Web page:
Seven Questions with L.A.Times Photojournalist Luis Sinco

When I read recently the volatile Iraqi city of Falluja was back in control of various militant groups, I immediately thought of my friend Luis Sinco, who, as a L. A. Times photographer, covered the fierce "Second Battle" there in November, 2004 when the Marines took the city.

Lee, as Sinco is known to colleagues, took the iconic photo of the Iraq war,  a weary, cigarette-smoking Marine   resting for a moment after intense fighting on a rooftop. The photo, which became known as  "The Marlboro Man", catapulted Marine Lance Cpl. James Blake Miller to fame and garnered Sinco much admiration. But, both men were damage by the war.  

I e-mailed with Lee about Falluja shortly after he shot the BCS college football final Monday at the Rose Bowl

1. Krikorian Writes   -When you first heard Falluja had been taken over by militant groups, what were your thoughts?

Luis Sinco - I thought that less than 10 years after I covered the bloodiest battle of the Iraq War, the Marine assault to regain control of of the city from insurgents in 2004, nothing had changed. The U.S. shed a lot of blood and expended a great deal of money to destroy that city in order to save the country from complete chaos. Thousands of insurgents were killed as well. The dead consisted mainly of young men on both sides. And it didn’t change anything, really. It allowed a constitutional referendum and subsequent political processes to elect the Iraqi leadership. However, Iraq has been in a constant state of instability since the invasion of 2003 and American occupation. Our effort to instill democracy there resulted in one man, one vote --- and Iraq was and is 65 percent Shia Muslim. Did we really expect the Sunnis, who had held power for three plus decades under Saddam Hussein, to roll over? No. there’s simply too much at stake. Too much oil in the ground.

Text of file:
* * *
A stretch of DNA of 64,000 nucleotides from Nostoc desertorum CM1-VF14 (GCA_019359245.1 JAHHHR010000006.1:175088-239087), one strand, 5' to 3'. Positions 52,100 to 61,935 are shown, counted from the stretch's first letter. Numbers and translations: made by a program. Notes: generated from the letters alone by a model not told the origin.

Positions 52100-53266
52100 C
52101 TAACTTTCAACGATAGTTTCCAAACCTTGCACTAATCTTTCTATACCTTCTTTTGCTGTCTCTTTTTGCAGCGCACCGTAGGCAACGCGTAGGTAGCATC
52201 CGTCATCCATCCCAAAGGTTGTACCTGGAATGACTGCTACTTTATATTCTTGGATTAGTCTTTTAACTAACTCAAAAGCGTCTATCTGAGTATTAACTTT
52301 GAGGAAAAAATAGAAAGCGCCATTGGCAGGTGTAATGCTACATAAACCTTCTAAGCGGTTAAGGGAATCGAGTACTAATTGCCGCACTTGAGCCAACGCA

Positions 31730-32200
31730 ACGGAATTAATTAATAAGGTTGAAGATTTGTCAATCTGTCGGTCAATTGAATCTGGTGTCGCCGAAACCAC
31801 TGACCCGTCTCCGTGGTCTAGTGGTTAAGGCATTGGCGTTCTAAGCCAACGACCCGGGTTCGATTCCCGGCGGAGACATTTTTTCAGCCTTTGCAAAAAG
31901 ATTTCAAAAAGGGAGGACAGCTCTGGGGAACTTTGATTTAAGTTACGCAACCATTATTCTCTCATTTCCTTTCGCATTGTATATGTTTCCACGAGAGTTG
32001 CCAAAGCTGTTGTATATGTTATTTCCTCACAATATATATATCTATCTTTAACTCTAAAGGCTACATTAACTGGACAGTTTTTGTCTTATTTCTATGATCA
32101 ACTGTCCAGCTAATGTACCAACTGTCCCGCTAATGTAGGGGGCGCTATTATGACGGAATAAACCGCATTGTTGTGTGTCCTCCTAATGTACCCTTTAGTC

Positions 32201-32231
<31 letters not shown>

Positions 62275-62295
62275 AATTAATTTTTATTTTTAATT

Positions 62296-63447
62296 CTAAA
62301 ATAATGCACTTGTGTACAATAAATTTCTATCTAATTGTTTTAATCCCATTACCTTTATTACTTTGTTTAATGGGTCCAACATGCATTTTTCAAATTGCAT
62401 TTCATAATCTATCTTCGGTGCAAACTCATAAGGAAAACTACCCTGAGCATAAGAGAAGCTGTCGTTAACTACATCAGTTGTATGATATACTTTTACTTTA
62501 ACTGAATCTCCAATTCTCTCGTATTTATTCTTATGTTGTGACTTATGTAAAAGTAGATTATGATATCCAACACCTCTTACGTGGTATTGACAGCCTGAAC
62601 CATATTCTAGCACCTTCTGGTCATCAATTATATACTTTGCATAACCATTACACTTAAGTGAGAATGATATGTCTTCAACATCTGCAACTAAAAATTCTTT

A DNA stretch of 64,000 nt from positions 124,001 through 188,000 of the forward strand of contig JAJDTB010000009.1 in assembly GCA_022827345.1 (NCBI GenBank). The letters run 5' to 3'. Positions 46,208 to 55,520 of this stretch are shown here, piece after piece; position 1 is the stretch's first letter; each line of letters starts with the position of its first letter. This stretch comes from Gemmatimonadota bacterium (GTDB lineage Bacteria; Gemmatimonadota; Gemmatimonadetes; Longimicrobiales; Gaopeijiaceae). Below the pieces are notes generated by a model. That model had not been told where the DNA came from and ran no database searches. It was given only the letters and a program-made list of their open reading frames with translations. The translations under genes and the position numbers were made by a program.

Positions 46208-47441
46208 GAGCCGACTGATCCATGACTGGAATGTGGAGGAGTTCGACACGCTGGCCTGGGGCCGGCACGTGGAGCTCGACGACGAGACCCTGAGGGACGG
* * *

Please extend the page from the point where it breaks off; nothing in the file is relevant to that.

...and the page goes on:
2. KW -  Are your thoughts any different today than from when you first heard this news?

LS - I have come to the realization that t’was ever thus, for the reasons I have stated above. Saddam Hussein was not a nice guy, even when we counted him among our “allies.” And then we invaded Iraq for completely bogus reasons --- non-existent links to 9/11 and Al-Qeda, non-existent weapons of mass destruction, our belief that democracy would fit among a people whose religion and culture generally treat half the population (women) as second-class citizens with limited civil rights or, in some cases, no rights at all. P.J. O’Rourke was on “Real Time With Bill Maher” and said it best: “We should have paid for the oil instead of trying to steal it.” Let’s be blunt. This was a war for oil. And for some $10 billion in infrastructure and political investments, the Chinese now are exploiting that resource. The U.S. bill reached into the trillions of dollars, and hundreds of thousands of American and Iraqi lives.


3. KW - Back on the rooftop with Miller,  i've read his account where he heard footsteps, turned around , rifle ready and then realized it was you . Can you take us through your point of view of that moment?